misty krasawskiComment

Of Tangled Hair, Beauty, and the Inevitability of Suffering

misty krasawskiComment
Of Tangled Hair, Beauty, and the Inevitability of Suffering
tangly hair .jpg

“You have to suffer to be beautiful.”

This was the sage advice offered by my mother years ago when I knelt in front of her chair on Saturday nights for the weekly ritual of Dippity-Do gel and pink foam rollers that would force my hair into some semblance of pretty for Sunday morning church.

This, the only “saying” I remember from my childhood, made sense as I gritted my teeth, fists pushing into the floor in mute protest as the comb yanked through the inevitable tangles fine hair made when it had grown thick and long. I knew Suffering, indeed; of a trivial yet visceral and immediate sort to a young girl. Beauty, too—because I desperately wanted to be beautiful, and what could possibly be better than the ringlets that miraculously emerged the next morning?

I’ve said it in jest to my own grimacing daughters as they’ve complained of hair-brushing over the years, making me wonder if this experience of pain as we have our hair “done” is perhaps a universal one among women. Maybe it’s just foreshadowing, birth-pangs of a truth it will take us a lifetime to learn.

I used to think it was a ridiculous statement, one perhaps accepted years ago by fifties and sixties moms with their high heels and skirts in the kitchen, maybe by today’s nip-and-tuck or even the hit-the-gym crowd. I don’t think you could get away with saying it publicly today anywhere, not even across a magazine page from teased and microbladed and starved-into-that-size beauties staring off into space with vacant eyes.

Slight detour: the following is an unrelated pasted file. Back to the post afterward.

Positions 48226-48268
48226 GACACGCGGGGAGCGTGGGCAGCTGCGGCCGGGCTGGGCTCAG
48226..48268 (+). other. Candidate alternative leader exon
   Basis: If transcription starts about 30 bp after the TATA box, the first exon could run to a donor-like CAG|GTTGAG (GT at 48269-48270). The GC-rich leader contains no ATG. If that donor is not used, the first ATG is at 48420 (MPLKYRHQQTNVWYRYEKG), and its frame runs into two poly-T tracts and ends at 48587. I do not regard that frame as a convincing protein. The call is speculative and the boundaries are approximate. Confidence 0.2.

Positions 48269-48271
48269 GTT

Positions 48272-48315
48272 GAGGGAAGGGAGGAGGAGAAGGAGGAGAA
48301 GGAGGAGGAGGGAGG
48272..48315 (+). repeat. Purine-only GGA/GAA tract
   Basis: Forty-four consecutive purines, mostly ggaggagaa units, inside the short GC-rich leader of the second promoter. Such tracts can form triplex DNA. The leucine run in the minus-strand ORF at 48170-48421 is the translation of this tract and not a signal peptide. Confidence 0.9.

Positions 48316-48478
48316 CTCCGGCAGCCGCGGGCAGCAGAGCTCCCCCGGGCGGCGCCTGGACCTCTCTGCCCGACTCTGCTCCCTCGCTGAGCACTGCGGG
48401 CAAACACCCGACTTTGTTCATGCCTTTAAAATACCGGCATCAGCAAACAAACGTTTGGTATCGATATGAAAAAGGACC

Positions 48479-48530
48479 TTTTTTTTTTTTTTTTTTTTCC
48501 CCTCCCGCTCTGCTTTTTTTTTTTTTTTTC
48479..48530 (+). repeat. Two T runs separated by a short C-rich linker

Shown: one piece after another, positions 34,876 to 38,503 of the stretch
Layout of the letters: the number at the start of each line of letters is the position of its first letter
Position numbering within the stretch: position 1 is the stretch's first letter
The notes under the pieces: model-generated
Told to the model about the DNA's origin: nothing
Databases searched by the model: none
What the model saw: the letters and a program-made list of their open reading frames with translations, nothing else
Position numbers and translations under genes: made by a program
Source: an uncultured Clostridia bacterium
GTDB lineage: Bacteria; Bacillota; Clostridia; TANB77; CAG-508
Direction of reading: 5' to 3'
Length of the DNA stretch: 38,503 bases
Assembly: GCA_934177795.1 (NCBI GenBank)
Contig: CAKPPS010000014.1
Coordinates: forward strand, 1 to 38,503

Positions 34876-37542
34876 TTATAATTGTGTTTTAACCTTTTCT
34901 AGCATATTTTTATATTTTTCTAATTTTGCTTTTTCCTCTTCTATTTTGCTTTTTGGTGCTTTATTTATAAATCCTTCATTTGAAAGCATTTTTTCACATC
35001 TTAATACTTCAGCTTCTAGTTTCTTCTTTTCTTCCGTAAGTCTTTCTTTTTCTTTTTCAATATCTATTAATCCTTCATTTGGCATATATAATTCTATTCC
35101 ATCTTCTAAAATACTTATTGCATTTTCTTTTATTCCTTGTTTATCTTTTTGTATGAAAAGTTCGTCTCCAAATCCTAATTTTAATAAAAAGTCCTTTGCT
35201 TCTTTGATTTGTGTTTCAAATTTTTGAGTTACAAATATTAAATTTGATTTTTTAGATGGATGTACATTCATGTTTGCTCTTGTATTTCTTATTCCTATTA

“You have to suffer to be beautiful.”

A few weeks ago I had the pleasure of traveling to Oxford to spend time with dear friends. One particular morning, after everyone else had gone home, my dear mentor and I ambled down narrow, cobblestone streets with sidewalks so small we often had to step into the roadway to maintain our companionable arm-in-arm walk. Sometimes, it was easier to remain behind or ahead as she asked questions and then spoke truth, difficult proclamations that brought areas of my life and heart into focus I would have preferred remain in the dark; ways I’d justified rebellion in sharp relief as her words and my heart’s responses brought tears to my eyes. It’s interesting how we can know things, deep down, while we pretend we don’t know them, and it takes someone else daring enough to shine the flashlight deep into our hiding places to uncover what’s there.

What was there for me was a stubborn, heels-dug-in, curly-head-shaking little girl refusing to give up her own way.